Back in May, Tracers and i wandered into The EARL to see Maps and Atlases play, and caught the last two energetic songs from an early-starting opener. I was really impressed with what i saw in those two songs, so after the show i bought a copy of the album (on delicious vinyl) from the two Latin girls in the band, who were standing around a side merch booth looking young and tired. I bought the record and gave them an EvilSponge card, telling them to look for a review.
And here it is, almost half a year later, and i have spent lots of intervening time listening to this record. Bellow, the debut by Sister Crayon, is an impressive release. There is a lot going on here, and although at times it is slightly under-produced (a bit murky, where certain places deserve a more clear production) it is a really good record.
Sister Crayon is, apparently, the project of Terra Lopez, who sings and does some guitar and keys. On the two songs i saw, i think she was just singing. She has a rich voice, silky and smooth, and she knows how to use it. She is assisted by Dani Fernandez (the other Latin girl i met at the merch booth), who does keyboards and electronics); and Jeffrey LaTour, the guy who wailed on his guitar in a very Guthrie-esque manner on the last tune. Live they also had a drummer, but the things i have read online do not list one as being a band member. Maybe he was a hired gun, or maybe he was added after the album was recorded.
The overall effect of Lopez's sultry voice, Fernandez's electronics, and LaTour's distorted guitar is, well, trip-hop. Bellow reminds me of early Lamb, or the first few EPs by Mandalay, or perhaps that first Heather Duby record. Good stuff, all defined by strong female vocals mixed with electronics and funky beats.
Sister Crayon do this very well.
The record kicks off with I'm Still The Same Person, a song built out of a clacking beat, some droning synths, a tinkling guitar, and her voice, sultry and subdued. Eventually drums and bass come in, and it picks up a swagger, until eventually the electronic bits overwhelm the rest of the tune, which ends in a flurry of R2D2 noises and drum machine hits.
An organ drone kicks off Here We Never Die, giving this a lethargic reggae feel. Her voice works really well with the echoed drum and the staccato reggae organ. The organ continues on And Glass..., here coupled with an almost frantic drum riff and a nice deep bass riff. This gives the song a mid-70s soul feel, and appropriately enough Lopez wails over the music, her voice a little distorted.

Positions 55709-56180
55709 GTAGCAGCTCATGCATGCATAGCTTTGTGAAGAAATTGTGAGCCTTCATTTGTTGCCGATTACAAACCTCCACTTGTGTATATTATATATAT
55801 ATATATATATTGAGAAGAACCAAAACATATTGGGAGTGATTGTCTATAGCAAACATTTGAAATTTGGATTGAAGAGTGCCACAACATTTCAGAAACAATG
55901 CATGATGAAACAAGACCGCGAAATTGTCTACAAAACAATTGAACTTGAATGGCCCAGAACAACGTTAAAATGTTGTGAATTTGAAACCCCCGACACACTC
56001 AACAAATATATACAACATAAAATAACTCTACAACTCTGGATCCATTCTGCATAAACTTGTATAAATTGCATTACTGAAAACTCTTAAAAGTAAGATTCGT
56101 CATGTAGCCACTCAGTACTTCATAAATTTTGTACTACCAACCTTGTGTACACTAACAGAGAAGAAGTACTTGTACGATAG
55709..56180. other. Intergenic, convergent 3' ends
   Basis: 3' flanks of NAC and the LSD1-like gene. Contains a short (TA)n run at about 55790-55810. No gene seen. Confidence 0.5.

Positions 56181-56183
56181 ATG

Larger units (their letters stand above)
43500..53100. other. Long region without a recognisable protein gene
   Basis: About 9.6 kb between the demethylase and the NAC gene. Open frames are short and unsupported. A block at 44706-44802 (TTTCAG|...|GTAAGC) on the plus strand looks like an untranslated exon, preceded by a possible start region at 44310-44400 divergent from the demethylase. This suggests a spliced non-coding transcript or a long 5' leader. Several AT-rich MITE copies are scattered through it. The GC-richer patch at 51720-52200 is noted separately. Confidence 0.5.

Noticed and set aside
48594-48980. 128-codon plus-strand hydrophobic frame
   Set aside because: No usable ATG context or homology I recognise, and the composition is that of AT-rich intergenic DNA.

(in) Reverse starts off as a lullaby, the keyboards picking a short, happy melody. Drums come in, and Lopez's voice is added in layers. This is like very early Lamb, Lopez doing her best to channel Lou Rhodes here.
The A-side of the record ends with Every Third Hour, wherein her band tries to make a "big" sounding tune. This has epic vocals, Lopez singing at the top of her range while backing voices ooh and ahh over crashing cymbals and tinkling keys.
Turn the record over and we have Anti-Psalm which starts with fast electro burbling, before drumming and organ kick in, then over-driven guitar, faint in the background. Lopez sings, backed up by (i think) Fernandez. Nice enough, but it is the next tune that impresses me. It is called Thief-Boxer, Asleep,and it starts with Lopez wailing away over rumbling ambient noise for a minute, before a beat and guitar come in, and the song shambles to a chaotic conclusion. Very nice.
Sister Crayon get their goth on for Stem, and here they remind me of Mira. On the other hand, Ixchel, The Lady Rainbow is an almost 8 minute long piano ballad, mostly just piano and voice. Nice enough, in a Feistian kind of way, i suppose, but it gets a little long...
And as if sensing that they are losing my interest, the band steps it up a notch and ends the record with the lovely Souls of Gold. This starts off with the band (and more people i think) singing a chant of the song title while clapping. And then, suddenly, a funky organ and fast drum riff comes in. We are back in mid-70s soul territory, and to show they know this there is a smattering of horns over top. Lopez really shines her, her voice warbling over the soul beat and horns. This is upbeat, happy, and very very fun. A great way to end the album.
So i am impressed. Lopez and company have some interesting ideas. I am curious to see where they go next.